Mimi, in less than a year, had accomplished what others either don't attempt, or take years to do. She learned patience, having asked over the past three months when M83 would be up. She also learned the feeling of succeeding in a long term goal. It was gratifying to see the pride and feeling of accomplishment. I congratulated her too, of course, but made sure to step away a bit while other observers came by to see.

When it was her turn at the eyepiece again, she recentered and said "I want to keep this one in for a while and savor this!"

What had begun as a cloudy night with slim hopes of any observing, turned into a night my daughter will remember for a long time. So will I.

I played around a bit more in Ursa Major while Mimi, still at her scope called to me asking what else she could find. I would mention this M number and that. She would shoot to the computer and center it on-screen, then return to her scope. "I think I've got it"... again and again

Jay Freeman mentioned to Mimi that many of Messiers are on the Herschel 400. Later that night, on the drive home, tired and happy, Mimi asked about what Jay had said. I told her yes, she had a very good start already on the Herschel 400. "Have you done it, dad" she asked. I told her I've seen enough Herschels already that I surely have seem the ones on the 400 list. Then she asked "What are people going to call me now, now that I'm doing the Herschels?"

"Mimi" I said ... "no matter what you do now, I think people will call you the Messier Monster."

Kids are fun. Mimi is looking forward to next weekend with her telescope.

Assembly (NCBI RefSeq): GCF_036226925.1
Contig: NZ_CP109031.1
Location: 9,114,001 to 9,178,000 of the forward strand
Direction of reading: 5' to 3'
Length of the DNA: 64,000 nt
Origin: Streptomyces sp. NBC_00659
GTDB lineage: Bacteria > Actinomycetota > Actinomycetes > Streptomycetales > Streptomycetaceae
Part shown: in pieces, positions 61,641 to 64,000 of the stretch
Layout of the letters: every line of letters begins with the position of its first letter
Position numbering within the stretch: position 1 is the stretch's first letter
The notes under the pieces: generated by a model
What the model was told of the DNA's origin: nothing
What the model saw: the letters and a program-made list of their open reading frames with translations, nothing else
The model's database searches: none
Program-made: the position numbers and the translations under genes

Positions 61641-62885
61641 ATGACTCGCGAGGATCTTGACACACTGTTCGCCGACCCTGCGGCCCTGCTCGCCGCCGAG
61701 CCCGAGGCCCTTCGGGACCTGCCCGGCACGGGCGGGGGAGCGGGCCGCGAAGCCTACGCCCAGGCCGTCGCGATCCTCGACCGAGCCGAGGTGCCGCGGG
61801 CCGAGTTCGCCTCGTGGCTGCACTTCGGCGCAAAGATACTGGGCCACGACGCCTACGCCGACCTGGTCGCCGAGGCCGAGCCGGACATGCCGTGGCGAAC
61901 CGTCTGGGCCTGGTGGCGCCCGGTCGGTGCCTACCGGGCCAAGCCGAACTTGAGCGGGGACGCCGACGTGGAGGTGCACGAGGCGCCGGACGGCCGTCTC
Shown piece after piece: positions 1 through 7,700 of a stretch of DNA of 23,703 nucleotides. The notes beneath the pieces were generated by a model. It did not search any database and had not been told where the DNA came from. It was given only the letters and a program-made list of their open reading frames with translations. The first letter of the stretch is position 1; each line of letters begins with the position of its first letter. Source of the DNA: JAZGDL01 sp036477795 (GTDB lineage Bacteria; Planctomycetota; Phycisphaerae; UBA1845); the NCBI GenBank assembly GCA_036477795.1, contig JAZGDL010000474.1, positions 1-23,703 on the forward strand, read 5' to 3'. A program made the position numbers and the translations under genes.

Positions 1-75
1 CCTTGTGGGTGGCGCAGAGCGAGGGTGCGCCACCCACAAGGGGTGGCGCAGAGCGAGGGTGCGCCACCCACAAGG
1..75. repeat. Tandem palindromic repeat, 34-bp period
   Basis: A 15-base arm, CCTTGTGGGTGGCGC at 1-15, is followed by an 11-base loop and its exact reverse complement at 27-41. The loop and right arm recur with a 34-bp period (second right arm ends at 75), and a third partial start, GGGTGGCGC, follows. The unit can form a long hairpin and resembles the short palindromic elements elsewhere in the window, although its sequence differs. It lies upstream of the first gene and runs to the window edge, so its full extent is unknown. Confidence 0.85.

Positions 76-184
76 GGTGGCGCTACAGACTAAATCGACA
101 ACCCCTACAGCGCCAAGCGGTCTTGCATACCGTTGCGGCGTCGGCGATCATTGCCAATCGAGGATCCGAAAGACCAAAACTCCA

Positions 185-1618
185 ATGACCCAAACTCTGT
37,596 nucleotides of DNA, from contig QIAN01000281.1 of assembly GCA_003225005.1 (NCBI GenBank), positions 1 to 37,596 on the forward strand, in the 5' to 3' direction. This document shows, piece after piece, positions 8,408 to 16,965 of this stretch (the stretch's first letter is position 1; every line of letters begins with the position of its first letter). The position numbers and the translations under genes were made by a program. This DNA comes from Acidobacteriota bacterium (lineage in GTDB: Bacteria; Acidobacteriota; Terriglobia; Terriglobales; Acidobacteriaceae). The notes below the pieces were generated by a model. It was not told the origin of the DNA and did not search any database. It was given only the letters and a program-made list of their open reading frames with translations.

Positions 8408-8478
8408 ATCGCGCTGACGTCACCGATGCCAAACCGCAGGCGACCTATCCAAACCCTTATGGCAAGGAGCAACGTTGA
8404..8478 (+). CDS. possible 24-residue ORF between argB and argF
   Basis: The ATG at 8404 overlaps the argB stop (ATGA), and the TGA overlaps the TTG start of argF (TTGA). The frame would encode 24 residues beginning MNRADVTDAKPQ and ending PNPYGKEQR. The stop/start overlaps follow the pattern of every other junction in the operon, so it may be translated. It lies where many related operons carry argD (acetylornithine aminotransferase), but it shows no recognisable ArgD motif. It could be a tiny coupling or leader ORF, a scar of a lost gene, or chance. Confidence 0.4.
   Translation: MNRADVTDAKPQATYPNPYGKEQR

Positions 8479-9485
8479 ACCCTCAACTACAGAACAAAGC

Tuesday, March 21, 2000

Left foot of Gemini

The sky looked so good all afternoon, around sunset I hauled my 10" f/5.6 Dob out back and set up for what would be a short night of urban deep sky observing. I had so much fun last time I did this, using the new finder (11x70 U.O.) and the Messier series Astro Cards, I decided to do the same.

As darkness settled in, I got out the Messier card for M35, and went about hunting the many small open clusters in the area. It was lots of fun. Matching star patterns off the card in the finder scope, I found it fairly easy to navigate. Of course, having such distinctive star patterns as those around M35 made for familiar territory, adding to my success for the night. Aside from a spectacular view of the curving strings of stars in the giant cluster, I logged five that are not so easy from an in town location.

I started off with NGC 2129, a smallish open cluster off the toe of Gemini's left foot. In the finder, I could see the end star in the constellation, and a short distance away, a pair of doubles equidistant and with almost equal separation. On my Messier card, it showed the cluster at the location of one of the doubles. Looking in the eyepiece, at first all I saw were the doubles. Then, as I looked more carefully, one of the doubles began showing a fairly nice condensation of stars surrounding. NGC 2129 has many stars. It is small, with the bright double involved in the cluster. It is quite a nice cluster and would be worth revisiting in better skies and with more aperture.